Would today's tea party have opposed the US Constitution?
The states-rights, neo-secessionist, small-government ideologues who seem to have taken over the Republican Party might have a coherent political philosophy. But their views align less with the constitutional framers than with their opponents, the Antifederalists.
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In the Virginia ratification debates, for example, opponents of the Constitution sought an amendment that would allow the states themselves to requisition federal taxes, so that all money flowed though the states to the federal government in order to maintain states’ rights over taxation. Explaining the amendment to Thomas Jefferson (who was in France), the Federalist and Founder James Madison noted that the purpose of such a proposal was to “mutilate the system” by attacking its taxing power so that it could no longer “answer the purpose for which it was intended.” That purpose, in Madison’s view, was the creation of a government of national supremacy fit for a true nation.Skip to next paragraph
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Link between strong government and national health
The Constitution’s proponents saw quite clearly that the fate and character of the nation was at stake in the Constitutional debate, so they spoke more explicitly about the connection between a strong government and our national health than tea party proponents care to acknowledge. Only if the federal government was strong could the nation survive, Federalists claimed. And the federal government could only be strong if it was able to apply taxes directly on citizens in a way that many states might not like.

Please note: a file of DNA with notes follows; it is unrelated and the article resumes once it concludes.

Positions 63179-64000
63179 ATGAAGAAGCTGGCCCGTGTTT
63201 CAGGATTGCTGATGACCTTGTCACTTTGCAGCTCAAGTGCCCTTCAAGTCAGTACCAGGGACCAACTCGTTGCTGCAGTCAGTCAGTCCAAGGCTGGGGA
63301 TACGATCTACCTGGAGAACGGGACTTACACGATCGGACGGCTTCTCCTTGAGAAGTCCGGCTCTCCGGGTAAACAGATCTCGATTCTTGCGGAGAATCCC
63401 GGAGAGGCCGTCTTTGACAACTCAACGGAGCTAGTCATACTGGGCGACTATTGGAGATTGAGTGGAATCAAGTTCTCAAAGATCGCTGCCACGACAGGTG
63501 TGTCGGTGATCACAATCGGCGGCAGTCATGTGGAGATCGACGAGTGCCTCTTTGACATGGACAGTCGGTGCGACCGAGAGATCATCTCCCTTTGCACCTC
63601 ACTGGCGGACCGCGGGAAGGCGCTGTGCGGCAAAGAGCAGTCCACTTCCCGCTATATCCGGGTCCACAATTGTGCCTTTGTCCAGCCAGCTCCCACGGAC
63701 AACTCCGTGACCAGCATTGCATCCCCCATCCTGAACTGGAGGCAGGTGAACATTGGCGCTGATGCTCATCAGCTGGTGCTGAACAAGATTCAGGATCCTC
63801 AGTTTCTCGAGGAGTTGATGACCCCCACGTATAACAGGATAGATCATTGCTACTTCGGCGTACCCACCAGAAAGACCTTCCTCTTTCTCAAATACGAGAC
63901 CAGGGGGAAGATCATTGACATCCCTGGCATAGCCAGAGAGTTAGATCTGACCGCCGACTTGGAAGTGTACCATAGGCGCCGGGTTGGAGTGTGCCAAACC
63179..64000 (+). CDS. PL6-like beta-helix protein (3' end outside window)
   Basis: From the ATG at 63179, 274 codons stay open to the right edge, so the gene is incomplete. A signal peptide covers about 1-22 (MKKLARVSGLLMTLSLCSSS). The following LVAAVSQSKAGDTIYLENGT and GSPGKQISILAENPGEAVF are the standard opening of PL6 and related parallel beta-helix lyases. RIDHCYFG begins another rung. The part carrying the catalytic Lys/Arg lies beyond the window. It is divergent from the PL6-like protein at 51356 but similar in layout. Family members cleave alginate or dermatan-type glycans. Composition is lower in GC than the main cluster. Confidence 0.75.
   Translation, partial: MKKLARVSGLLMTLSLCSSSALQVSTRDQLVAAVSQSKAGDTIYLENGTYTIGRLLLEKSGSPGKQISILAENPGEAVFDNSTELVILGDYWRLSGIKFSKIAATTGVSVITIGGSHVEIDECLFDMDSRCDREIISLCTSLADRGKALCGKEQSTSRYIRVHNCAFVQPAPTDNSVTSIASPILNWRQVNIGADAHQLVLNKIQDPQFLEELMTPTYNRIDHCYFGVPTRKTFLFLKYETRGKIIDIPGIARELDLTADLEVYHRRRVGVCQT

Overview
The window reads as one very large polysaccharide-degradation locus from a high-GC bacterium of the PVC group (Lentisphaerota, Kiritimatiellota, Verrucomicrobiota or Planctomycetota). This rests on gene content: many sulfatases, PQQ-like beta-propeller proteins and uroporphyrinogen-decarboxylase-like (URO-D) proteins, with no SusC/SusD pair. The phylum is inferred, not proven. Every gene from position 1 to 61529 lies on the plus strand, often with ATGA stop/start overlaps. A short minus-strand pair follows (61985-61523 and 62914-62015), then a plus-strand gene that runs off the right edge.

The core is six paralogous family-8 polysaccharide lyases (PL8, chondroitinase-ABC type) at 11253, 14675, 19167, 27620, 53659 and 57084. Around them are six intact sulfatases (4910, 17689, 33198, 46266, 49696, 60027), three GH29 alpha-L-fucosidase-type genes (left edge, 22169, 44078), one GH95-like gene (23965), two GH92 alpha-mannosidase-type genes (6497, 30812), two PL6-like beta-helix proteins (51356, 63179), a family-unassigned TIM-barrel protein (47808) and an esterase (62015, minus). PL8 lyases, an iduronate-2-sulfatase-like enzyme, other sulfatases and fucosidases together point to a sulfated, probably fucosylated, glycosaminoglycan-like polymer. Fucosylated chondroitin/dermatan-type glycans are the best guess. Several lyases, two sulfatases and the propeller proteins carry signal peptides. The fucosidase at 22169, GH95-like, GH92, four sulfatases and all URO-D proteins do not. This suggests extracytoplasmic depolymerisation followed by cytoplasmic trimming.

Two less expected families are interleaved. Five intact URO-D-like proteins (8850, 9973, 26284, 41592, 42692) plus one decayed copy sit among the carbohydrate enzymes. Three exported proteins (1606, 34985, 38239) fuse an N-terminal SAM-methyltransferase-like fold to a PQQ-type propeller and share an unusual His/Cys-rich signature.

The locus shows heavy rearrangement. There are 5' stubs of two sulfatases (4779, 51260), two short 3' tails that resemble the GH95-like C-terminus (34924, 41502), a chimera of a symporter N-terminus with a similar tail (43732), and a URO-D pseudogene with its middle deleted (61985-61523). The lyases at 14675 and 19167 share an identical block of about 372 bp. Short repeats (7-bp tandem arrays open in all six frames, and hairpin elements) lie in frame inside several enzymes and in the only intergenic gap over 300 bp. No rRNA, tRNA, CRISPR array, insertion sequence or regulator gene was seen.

This trade-off was necessary for the perpetuation of American freedom, at least as the Constitutional framers understood it. In the words of Charles Cotesworth Pinckney during the South Carolina ratification debates, the Declaration of Independence had recognized a fundamental fact that had led to the constitutional moment of 1787: “our freedom and independence arose from our union,” he claimed. And so important was union to freedom that without the national power necessary for union – which preeminently included the power of taxation to pay for debt – Pinckney concluded that “we could neither be free nor independent.”
Keep history in mind
So the next time newly elected tea party proponents talk about freezing the debt ceiling in order to “starve the beast” of national government, keep the arguments of Federalists such as Pinckney in mind. Keep them in mind when tea party proponents call for the roll-back of the federal health care law, which they regard as an illegitimate incursion into states’ rights.
Keep them in mind when you hear about secession balls, which are popping up around the South and coincide with both the ascension of the tea party into office and the sesquicentennial of the Civil War. And keep them in mind when tea partiers rehearse the long-discredited idea that states have the power to nullify federal laws.
The states-rights, neo-secessionist, small-government ideologues who seem to have taken over the Republican Party might have a coherent political philosophy. But that philosophy is not the philosophy of the constitutional framers. It is the philosophy of the Constitution’s opponents.
David Sehat is assistant professor of history at Georgia State University. His first book, “The Myth of American Religious Freedom,” was published in January.